Halloween, the kids were their most creative. Costumes were not popular with the older bunch, but the drug store sold lots of brown shoe polish the week before the holiday, and the grocers couldn’t keep eggs on the shelves. Toilet paper was a hot item, too, as was cheap shaving cream.

The kids were adept commandos, orchestrating and carrying out raids, then slipping away into alleys and behind buildings. Reason’s police force always put on extra officers for Halloween. The recruits got walkie-talkies so they could communicate and it was hard to tell who got the most fun out of it, the hunted or the hunters.

Winter, the top attraction was “doing cookies” in the high school parking lot. In dry weather, the sound of squealing tires was loud enough to penetrate the walls of Reason’s homes and break concentration for Jeopardy viewers. When it snowed, you couldn’t hear the tires, but the kids gunned the engines and the roar shook windows for a block.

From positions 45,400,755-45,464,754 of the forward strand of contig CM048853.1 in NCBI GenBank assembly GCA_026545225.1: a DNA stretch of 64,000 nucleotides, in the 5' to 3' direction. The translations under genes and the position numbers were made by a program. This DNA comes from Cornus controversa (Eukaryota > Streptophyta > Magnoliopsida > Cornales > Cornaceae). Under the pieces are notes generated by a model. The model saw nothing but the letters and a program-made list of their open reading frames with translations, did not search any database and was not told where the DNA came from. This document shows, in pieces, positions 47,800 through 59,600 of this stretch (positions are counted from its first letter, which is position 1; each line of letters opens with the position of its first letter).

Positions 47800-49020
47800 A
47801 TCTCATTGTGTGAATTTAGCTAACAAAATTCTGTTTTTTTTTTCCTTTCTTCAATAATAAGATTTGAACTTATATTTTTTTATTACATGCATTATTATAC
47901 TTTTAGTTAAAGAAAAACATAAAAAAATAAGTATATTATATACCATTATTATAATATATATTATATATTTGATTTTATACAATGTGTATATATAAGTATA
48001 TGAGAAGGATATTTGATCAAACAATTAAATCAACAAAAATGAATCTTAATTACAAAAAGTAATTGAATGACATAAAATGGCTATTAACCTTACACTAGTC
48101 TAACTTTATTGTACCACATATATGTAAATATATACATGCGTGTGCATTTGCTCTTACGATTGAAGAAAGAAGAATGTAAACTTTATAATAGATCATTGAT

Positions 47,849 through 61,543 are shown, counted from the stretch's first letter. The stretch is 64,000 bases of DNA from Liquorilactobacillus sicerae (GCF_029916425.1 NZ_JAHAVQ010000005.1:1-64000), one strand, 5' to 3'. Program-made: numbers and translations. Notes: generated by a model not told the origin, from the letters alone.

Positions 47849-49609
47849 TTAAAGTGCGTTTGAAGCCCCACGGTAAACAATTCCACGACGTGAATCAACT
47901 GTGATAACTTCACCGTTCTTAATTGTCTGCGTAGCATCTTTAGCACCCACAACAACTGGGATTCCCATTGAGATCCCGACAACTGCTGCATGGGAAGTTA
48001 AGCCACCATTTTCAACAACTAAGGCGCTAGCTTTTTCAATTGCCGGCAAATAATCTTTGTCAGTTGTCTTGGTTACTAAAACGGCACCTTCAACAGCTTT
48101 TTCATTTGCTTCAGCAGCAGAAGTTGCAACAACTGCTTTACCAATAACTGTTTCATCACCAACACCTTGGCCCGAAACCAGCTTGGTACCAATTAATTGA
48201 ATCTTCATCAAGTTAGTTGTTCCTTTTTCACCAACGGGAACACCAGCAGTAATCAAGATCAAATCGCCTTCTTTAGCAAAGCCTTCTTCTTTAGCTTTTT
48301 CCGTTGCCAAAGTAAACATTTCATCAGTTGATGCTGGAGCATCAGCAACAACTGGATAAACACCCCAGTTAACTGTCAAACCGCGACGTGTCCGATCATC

Teenagers didn’t have a corner on innovation when it came to recreation in Reason…there were some pretty creative ten year olds. James Lane and “Poker” Stewart were two of the best.

James and Poker hung around with Thomas Lee Jefferson. Rather, Thomas Lee dogged their steps. And they took advantage of it. Kids back then put playing cards on their bicycle spokes with clothespins. The cards click-clicked on the spokes, making a sound vaguely reminiscent of a misfiring motor scooter.